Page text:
The daily Nebraskan. ([Lincoln, Neb.) 1901-current, November 19, 1996, Page 9, Image 9

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By Ann Stack
music makes
the holidays
There’s something in the air, '
friends. Maybe it’s the snow. Maybe
it’s all the applec cider I’ve con
sumed. But there is definitely some
thing heavy in the air.
I'll tell you what that something
is. It’s the joydus holiday season
quickly descending like a candy
cane striped cloud of cheer, good
will and last year’s fruitcake upon
Damn, I love this time of year.
When everyone else is bahium
bugging at the check-out lines and
untangling 82,718,375 feet of lights,
I’m slugging down the candied
yams and eggnog, decked out in my
authentic Santa hat, “Jingle My
Bells” T-shirt and elf booties.
I’m speaking, of course, of the
holiday season affectionately
known as “Christmastime.” (I
apologize to all the non-Christians
who don’t celebrate this season of
blatant material excess whom I may
he offending
But let’s think about this for a
moment, kids. When you’re sitting
around theffieplace with yourldvbd
ones, roasting chestnuts, sipping
wassail and shaking that curiously
wrapped gift, think about what it is
you’re listening to.
Without the traditional holiday
tunes, what would Christmas be?
What would we sing on those long,
cold merry-making treks through
the neighborhood if we didn’t have
“Deck The Halls?” Somehow, har
monizing on “C’mon ‘N Ride It
(The Train)” just doesn’t express
the sentiment of the season quite the
way a good round of “Silent Night”
So I called up my pal Rob at
Camelot Music in the Gateway
Shopping Mall to find out what's
new and what’s hot this season for
your listening pleasure.
Michael Bolton and Vanessa
Williams both have new albums out
—yippee—but here’s the one that
tops my Christmas list: Jimmy
Buffet’s “Christmas Island.” He
does covers, originals and reads
“The Night Before Christmas” on a -
mvsterv track.
Surprisingly enough, the top
seller is Kenny G’s “Miracles,” an
album of traditional carols. Of
course, Mannheim Steamroller is
another big seller. They’ve got three
traditional albums—“Christmas in
the Aire,” “Mannheim Steamroller
—A Fresh Aire Christmas” and “A
Mannheim Steamroller Christmas.”
They also have “Holiday Musik,”
an album of classical music.
Other must-gets for the holiday
season are Bob Rivers’ “I Am Santa
Claus” and “Twisted Christmas,”
which includes the classics,
“There’s Something Stuck Up In
The Chimney” and “The Twelve
Pains of Christmas.” There’s also
“Jingle Cads,” an album of cats me
owing traditional carols, and “John
Denver and the Muppets: A Christ
mas Together.”
But let’s not forget, this is sup
posed to be a season erf giving, not.
Stack is a senior news-edito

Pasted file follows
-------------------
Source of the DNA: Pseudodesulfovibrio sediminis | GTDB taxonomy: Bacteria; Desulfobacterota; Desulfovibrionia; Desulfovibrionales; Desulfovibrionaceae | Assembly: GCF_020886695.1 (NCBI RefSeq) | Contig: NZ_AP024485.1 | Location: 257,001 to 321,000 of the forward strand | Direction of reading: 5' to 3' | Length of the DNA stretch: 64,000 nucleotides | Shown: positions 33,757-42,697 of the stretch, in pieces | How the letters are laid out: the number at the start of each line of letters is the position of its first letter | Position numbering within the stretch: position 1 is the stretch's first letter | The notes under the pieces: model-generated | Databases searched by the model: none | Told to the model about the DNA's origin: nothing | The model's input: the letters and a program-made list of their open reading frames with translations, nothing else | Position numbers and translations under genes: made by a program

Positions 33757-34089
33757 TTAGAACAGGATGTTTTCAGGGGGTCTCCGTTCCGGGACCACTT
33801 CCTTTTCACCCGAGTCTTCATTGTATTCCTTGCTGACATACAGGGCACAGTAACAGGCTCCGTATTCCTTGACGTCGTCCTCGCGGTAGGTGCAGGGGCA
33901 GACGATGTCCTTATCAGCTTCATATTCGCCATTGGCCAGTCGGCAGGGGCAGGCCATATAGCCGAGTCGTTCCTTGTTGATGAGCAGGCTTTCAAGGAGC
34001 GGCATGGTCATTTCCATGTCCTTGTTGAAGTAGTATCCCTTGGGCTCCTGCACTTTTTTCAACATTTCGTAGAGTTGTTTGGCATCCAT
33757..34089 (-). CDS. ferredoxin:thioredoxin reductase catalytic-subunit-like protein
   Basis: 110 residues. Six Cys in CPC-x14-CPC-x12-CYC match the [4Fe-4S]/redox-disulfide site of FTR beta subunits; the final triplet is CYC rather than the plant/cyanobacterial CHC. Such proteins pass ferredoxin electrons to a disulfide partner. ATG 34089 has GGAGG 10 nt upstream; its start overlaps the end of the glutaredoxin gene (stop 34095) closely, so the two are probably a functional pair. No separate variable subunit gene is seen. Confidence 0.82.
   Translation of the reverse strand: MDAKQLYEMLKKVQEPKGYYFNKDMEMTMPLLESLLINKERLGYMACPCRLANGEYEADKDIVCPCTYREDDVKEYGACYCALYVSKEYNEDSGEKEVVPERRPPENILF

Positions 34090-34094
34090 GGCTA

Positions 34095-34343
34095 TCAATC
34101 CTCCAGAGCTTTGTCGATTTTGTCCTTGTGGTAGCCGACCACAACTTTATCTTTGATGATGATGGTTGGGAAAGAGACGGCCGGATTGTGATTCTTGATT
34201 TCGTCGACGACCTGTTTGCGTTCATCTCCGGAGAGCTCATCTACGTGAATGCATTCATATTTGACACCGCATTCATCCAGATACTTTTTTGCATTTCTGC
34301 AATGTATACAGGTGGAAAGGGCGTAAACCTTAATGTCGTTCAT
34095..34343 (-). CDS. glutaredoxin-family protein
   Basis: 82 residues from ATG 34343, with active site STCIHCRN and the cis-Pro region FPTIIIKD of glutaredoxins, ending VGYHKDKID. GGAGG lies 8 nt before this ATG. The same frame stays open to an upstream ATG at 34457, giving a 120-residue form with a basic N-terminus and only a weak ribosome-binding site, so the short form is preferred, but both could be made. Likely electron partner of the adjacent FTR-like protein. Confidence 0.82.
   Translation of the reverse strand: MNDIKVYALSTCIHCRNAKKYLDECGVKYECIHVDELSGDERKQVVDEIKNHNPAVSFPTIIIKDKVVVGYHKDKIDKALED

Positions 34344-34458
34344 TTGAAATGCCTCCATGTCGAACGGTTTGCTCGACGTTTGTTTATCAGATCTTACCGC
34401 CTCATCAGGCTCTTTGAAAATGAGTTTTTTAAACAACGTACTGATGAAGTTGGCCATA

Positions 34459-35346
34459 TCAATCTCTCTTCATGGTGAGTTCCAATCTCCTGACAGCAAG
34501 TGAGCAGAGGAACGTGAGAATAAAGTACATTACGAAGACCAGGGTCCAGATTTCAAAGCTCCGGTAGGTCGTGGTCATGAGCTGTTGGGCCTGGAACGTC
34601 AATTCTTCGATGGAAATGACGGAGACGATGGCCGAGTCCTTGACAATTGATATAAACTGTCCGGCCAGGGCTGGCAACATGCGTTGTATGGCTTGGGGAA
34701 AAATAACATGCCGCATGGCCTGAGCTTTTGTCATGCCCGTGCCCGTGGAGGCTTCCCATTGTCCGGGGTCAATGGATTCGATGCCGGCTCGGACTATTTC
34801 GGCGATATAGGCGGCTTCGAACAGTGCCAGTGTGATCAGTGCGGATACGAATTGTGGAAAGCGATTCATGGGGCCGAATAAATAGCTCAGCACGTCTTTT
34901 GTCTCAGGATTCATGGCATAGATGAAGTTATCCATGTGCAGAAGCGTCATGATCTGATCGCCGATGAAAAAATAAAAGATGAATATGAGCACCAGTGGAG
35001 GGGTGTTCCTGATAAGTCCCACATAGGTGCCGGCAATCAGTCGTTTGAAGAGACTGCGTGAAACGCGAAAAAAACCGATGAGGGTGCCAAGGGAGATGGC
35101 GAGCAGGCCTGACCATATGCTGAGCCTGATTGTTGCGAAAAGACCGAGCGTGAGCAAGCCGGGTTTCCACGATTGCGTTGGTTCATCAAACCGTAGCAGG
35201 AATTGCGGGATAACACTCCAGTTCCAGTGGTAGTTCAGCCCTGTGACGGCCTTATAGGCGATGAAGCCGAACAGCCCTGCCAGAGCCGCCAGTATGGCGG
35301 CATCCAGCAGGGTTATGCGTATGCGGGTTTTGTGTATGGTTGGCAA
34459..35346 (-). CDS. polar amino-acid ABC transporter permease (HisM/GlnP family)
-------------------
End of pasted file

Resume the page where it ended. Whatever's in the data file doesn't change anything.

rial and sociology major and a
Daily Nebraskan senior reporter.
JOAN REIST, UNL assistant professor of piano, was honored with
the 1996 Service Award by the Nebraska Music Tfeachers Association.
Reist has been teaching at the UNL School of Music for 23 years.
By Emilt Wray
Twenty-three years at the UNL
School of Music, involvement in four
university-related committees and a
national office in her professional or
ganization keeps Joan Reist busy.
But she’s not too busy to care about
“I have a responsibilty to students
to be accessible,” the UNL assistant
professor of piano said, “but they don’t
see me as often as I want.”
This accessibility is why Reist was
honored with the 1996 Service Award
by the Nebraska Music Teachers As
NMTA is a professional organiza
tion that offers programs and benefits
for its members, said Mary Lynn Tuck,
publicity chairwoman for the NMTA
and a distance education teacher at
“A member-at-large can nominate
any person who’s a member and has
given service to the local, state and
national organization as well as service
to others, whether they’re in the asso
ciation or not,” Tuck said.
And Reist said she appreciated the
award given by her colleagues for her
work and volunteer activities.
Her long-term commitment to the
Music Teachers Association has in
cluded serving Lincoln, Nebraska and
the United States.
She holds the office of vice-presi
dent for membership on the national
level and visits a lot of state conven
tions to bring the national association
into focus for the state, she said.
By going to different college cam
puses, Reist said she learns about com
mon concerns and problems.
“It’s important to compare UNL
with others and we usually come out
looking pretty good,” Reist said.
On the local level, Reist teaches
keyboarding skills to freshmen and
sophomore music students. She said
she tries to make theories concrete,
since keyboarding is something music
teachers and musicians use on a regu
lar basis.